For some, it was a day of turkey feasts and family gatherings, but for many more, November 25th was the International Day for the Elimination of Violence Against Women. Designated by the United Nations back in 1999, it now marks the beginning of a 16-day campaign of activism that culminates in Human Rights Day (December 10). According to the United Nations Population Fund, November 25th marks the start of 16 days of activism against gender violence by highlighting 16 forms of gender violence and proposing 16 ways to stop it (read more here on UNFPA’s page and on Rutgers’ official campaign page).
In El Salvador, Contrapunto prefaced the holiday by featuring two articles addressing the status of women in the region. One article, “The ‘sin’ of being a women in a machista country,” highlighted the high level of violence women in the country face, pointing out that El Salvador has the world’s highest “femicide” or homicide rate for women of 129.46 per million women. The article denounces not only the physical violence women face, but also the sexual violence, and recounts a recent case where evangelical pastor Antonio Moreno was arrested and charged in the rape of 13 female minors and two male minors. The author also decries El Salvador’s 197% increase in violence against women from 1999 to 2009, according to United Nations Development Program representative Richard Barath.
Violence against women comes in many forms, some of which are less obvious to a largely patriarchal society in which male abuse of women can be considered “normal,” the author states. The Instituto Salvadoreño para el Desarrollo de la Mujer (ISDEMU) (Salvadoran Institute for Women’s Development) gathered data this year for its Second National Report on the Situation of Violence Against Women in El Salvador and reported that from January 1 to November 5, 2010, the institute handled 6,320 cases of violence against women. The National Civil Police (PNC) gave equally alarming figures, stating that there were 477 women murdered from January to October 2010, with 193 of those murders occurring in the capital city alone. Ima Guirola of the Instituto de Estudios de la Mujer “Norma Virginia Girola de Herrera” (CEMUJER) summarized the figures differently: in 2010, a woman is murdered every 13 hours. 85% of reported cases involve a perpetrator known to the women, and 76% of women who have suffered sexual abuse faced that abuse when they were younger than 19. Both institutes have denounced what they consider to be cultural legitimization of violence against women coupled with a lack of strong institutions for criminal prosecution.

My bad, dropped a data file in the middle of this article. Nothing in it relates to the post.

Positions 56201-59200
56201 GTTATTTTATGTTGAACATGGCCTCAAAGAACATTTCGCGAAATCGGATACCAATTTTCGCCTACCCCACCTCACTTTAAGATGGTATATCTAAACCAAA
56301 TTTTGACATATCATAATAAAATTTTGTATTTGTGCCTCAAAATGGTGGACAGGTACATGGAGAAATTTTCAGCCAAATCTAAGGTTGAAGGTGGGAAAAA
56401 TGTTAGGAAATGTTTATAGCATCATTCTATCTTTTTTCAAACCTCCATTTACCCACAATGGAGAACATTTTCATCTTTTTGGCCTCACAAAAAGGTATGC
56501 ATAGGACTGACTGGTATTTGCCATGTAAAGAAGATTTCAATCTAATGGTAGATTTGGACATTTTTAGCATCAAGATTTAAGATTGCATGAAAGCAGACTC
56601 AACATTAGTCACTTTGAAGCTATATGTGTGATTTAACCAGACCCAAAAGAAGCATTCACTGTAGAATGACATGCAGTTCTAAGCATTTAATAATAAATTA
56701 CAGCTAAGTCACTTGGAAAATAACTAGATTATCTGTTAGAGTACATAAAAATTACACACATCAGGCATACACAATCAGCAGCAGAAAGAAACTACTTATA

Another article in the same publication, entitled “Discrimination against women is latent,” focused on the November 17-19 visit of Commissioner Luz Patricia Mejía Guerrero, Rapporteur on the Rights of Women from the Organization of American States’ (OAS) Inter-American Commission on Human Rights (IACHR) (see IACHR press release here). Mejía Guerrero acknowledged that there was political will to see an end to violence and discrimination against women, but stressed that the government needed to take more steps to improve the situation on many levels, with special attention to the weaknesses in the justice system. Mejía Guerrero judged El Salvador’s judicial system to be weak due to the large number of cases of violence against women that go unpunished because of “a lack of tools that facilitate the investigation process and victim’s compensation.” According to the Attorney General’s Office, of the 6,803 cases of sexual crimes against women that took place between 2008 and 2009, only 436 have obtained convictions. Mejía Guerrero stated that the problem is also a regional one, which encompasses a wide range of discrimination against women, including economic, social, and cultural rights. According to a 2009 report by Consejo por la Igualdad y la Equidad (CIE), El Salvador has a 14% gap in salary between men and women, with women also reporting numerous labor violations such as unfair dismissal, sexual harassment, and exploitation.
Given these troubling statistics, the situation women face in El Salvador is as unacceptable as it is worrisome, and merits serious attention by the Funes administration. Given the government’s pro-life crackdown and constitutional amendments that go to extreme lengths in order to preserve a life beginning at the point of conception, it is puzzling why the government has not done more to advance and protect the rights of women once they are indeed born.